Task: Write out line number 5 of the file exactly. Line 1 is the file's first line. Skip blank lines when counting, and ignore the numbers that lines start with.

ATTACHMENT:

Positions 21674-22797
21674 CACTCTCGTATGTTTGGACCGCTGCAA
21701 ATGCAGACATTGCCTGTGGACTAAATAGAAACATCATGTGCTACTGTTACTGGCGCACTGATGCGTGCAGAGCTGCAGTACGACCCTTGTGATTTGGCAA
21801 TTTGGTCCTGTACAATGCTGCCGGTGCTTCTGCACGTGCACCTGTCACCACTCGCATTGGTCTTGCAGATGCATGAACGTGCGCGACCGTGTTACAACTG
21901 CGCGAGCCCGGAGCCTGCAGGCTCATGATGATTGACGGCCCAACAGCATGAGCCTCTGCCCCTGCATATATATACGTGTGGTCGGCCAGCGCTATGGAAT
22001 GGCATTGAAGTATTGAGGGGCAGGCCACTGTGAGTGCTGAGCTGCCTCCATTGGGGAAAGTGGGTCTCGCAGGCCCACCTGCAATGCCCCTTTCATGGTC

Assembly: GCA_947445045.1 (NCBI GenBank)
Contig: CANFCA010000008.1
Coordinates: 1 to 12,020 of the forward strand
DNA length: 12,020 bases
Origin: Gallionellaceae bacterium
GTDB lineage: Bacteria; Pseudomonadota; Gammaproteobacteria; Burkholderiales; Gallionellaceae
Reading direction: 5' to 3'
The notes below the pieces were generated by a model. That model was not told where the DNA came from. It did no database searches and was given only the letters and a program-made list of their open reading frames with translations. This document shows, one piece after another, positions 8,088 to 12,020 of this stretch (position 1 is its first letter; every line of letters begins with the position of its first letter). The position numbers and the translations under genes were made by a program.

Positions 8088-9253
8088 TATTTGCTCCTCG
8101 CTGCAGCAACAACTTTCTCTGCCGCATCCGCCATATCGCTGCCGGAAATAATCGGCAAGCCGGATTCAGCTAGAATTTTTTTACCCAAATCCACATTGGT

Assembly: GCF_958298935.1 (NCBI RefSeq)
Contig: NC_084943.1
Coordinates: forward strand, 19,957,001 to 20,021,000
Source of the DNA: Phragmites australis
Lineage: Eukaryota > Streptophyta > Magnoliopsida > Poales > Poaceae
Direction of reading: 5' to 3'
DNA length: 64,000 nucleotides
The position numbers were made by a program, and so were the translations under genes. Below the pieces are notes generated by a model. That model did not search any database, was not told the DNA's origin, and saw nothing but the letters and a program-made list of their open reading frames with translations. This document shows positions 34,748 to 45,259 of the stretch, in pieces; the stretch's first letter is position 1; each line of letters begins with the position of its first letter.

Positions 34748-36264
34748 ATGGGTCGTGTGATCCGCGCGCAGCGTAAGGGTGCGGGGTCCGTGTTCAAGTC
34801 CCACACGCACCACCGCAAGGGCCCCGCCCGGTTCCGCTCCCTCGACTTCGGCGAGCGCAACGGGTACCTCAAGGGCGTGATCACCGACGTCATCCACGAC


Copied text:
21901 CGCGAGCCCGGAGCCTGCAGGCTCATGATGATTGACGGCCCAACAGCATGAGCCTCTGCCCCTGCATATATATACGTGTGGTCGGCCAGCGCTATGGAAT